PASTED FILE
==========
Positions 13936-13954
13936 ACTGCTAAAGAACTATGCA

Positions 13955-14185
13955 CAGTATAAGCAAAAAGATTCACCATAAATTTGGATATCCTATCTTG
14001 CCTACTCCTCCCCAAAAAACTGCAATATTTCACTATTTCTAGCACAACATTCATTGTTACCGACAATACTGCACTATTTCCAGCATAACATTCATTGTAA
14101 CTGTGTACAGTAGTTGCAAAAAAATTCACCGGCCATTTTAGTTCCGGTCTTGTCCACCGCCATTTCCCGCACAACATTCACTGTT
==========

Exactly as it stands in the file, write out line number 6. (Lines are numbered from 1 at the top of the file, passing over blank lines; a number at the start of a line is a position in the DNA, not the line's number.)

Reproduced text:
14101 CTGTGTACAGTAGTTGCAAAAAAATTCACCGGCCATTTTAGTTCCGGTCTTGTCCACCGCCATTTCCCGCACAACATTCACTGTT